What Happened to My New Pup?!
|Blog Contributor: Katie Nechodom|
December 13, 2013
As a dog trainer, the most common thing I hear from dog owners is: My dog was so good when we first brought him/her home! Now, they are destroying everything and are not listening!
Typically this happens unexpectedly to dog owners. When you bring your new dog home, they’re cute, playful, and new. Because of that, many dog owners set aside training for a later date and accidentally reinforce unwanted behaviors (chewing, biting, jumping, barking, etc).
So the question remains: How do you fix the problem behaviors?
Answer: No Free Lunch Policy
The “No Free Lunch Policy” (also been called nothing in life is free or the “learn-to-earn program” helps dog owners develop the communication skills needed while training dogs using positive reinforcement.
Become a leader your dog can trust: Setting guidelines and communicating the rules by consistently rewarding desired behavior while removing rewards for unwanted behavior until the desired behaviors are a habit, then the owners are seen as a leader to whom they can trust.
Put away the food bowl: For the fastest training, dogs should earn their meal throughout the day while you’re home. This means carrying their food around in a bait bag, in your pockets, or having it easily accessible on countertops. Throughout the day, you will reward appropriate behavior. Your dog will get 100 rewards for desired behavior instead of a free meal.
Require the dog to say please by sitting: is important to help teach your dog patience. Whereas snatching things from the counter and jumping for attention worked before, now the only thing that works is to automatically say please by sitting.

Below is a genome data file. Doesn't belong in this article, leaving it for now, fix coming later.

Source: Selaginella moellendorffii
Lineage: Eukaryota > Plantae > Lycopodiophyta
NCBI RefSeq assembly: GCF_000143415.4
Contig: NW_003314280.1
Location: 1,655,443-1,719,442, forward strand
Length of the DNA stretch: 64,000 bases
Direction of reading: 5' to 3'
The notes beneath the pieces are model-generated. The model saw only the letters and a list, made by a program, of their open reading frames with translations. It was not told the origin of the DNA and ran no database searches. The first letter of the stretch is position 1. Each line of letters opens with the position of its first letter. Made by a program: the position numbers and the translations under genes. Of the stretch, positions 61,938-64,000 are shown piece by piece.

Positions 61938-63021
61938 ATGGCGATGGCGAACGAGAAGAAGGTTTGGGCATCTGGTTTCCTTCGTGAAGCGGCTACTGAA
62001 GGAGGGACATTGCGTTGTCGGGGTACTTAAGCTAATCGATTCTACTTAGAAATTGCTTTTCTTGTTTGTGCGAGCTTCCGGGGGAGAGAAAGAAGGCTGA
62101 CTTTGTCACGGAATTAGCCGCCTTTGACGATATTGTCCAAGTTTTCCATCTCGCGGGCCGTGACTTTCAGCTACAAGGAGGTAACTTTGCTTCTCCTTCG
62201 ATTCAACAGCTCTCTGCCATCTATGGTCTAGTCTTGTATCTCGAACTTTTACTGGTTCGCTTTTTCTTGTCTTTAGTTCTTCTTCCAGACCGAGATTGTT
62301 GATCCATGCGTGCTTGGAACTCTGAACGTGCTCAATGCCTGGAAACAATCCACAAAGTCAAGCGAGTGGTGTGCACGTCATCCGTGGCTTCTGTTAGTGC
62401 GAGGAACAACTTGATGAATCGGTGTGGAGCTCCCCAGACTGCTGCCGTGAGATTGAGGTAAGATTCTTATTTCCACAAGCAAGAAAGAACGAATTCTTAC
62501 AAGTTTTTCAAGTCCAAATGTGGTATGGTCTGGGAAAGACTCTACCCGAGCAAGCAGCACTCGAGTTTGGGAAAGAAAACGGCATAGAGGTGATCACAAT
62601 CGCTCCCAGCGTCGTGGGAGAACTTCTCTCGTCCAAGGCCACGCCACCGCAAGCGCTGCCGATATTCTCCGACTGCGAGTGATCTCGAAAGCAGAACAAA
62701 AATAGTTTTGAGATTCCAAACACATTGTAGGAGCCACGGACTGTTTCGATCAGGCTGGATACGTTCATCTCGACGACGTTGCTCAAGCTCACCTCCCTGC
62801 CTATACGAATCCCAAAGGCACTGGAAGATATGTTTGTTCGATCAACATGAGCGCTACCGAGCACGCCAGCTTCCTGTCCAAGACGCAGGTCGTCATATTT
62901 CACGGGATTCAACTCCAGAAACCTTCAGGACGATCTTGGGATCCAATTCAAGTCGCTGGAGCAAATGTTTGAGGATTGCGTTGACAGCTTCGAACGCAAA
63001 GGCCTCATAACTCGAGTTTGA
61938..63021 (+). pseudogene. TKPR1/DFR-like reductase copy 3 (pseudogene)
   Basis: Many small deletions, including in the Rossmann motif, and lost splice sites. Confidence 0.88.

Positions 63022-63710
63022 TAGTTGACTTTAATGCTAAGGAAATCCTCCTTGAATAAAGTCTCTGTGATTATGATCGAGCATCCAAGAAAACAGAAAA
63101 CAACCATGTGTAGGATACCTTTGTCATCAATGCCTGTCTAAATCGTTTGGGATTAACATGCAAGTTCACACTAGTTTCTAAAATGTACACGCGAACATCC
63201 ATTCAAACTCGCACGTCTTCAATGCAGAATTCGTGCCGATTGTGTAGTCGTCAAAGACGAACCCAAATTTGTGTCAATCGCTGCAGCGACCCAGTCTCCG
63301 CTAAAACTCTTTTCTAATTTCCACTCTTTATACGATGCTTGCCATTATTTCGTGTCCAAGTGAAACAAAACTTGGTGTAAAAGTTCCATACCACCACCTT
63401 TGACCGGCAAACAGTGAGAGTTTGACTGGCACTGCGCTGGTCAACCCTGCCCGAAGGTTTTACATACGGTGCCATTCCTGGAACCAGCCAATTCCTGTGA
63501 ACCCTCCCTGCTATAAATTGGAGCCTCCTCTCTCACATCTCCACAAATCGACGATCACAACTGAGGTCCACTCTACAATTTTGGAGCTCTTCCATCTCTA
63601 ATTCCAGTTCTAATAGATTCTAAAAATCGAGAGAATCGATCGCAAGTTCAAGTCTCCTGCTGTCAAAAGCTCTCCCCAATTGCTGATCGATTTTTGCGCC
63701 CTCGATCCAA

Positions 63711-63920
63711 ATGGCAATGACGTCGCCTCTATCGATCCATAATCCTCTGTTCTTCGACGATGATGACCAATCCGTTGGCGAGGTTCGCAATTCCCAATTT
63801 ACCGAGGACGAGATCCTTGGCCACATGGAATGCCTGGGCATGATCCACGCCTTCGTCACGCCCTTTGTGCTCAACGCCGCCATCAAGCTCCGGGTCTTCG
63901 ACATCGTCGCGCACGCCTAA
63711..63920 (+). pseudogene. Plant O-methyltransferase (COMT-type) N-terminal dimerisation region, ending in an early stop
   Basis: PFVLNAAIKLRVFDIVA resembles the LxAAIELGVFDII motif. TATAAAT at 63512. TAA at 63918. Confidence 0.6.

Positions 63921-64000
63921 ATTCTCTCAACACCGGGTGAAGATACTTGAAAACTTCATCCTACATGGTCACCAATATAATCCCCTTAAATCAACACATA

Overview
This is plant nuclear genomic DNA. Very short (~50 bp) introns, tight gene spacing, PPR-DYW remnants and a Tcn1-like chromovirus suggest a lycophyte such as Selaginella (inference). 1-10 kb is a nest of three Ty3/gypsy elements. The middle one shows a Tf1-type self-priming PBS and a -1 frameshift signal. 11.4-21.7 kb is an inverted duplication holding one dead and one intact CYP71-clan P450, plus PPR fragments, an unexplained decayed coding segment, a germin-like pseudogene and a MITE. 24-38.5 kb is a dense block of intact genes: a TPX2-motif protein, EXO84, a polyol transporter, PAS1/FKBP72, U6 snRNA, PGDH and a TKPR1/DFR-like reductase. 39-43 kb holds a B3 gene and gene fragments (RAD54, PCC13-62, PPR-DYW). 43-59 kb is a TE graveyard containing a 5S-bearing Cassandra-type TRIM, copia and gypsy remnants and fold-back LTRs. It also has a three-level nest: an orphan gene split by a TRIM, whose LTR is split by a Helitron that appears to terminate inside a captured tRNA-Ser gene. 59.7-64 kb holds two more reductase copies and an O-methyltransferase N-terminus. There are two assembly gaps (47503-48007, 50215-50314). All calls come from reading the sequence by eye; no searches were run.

Use all motivators to your advantage: If on top of that, you require her/him to sit for all other resources (such as petting, attention, and play) when she/he wants these things, you’ll increase your toolbox of rewards.
Keep your dog attached to you: Tethering the dog to you teaches your dog that when he/she doesn’t want to pay attention to you, she can’t just walk away and then get rewarded by something else. Ultimately, tethering helps prevent rewarding unwanted behavior.
Walk with a loose leash: When your dog is attached to you on leash, she/he should sit and remain seated when you are stationary and walk by your side when you move place to place.
Katie Nechodom owns Second Chance K9 Training and is an Animal Behavior Certified dog trainer. She provides private and in-home training, and focuses on positive reinforcement based training, along with behaviors including but not limited to basic obedience, anxiety, aggression and problem solving. Read more about the services she offers on her website or to book a session!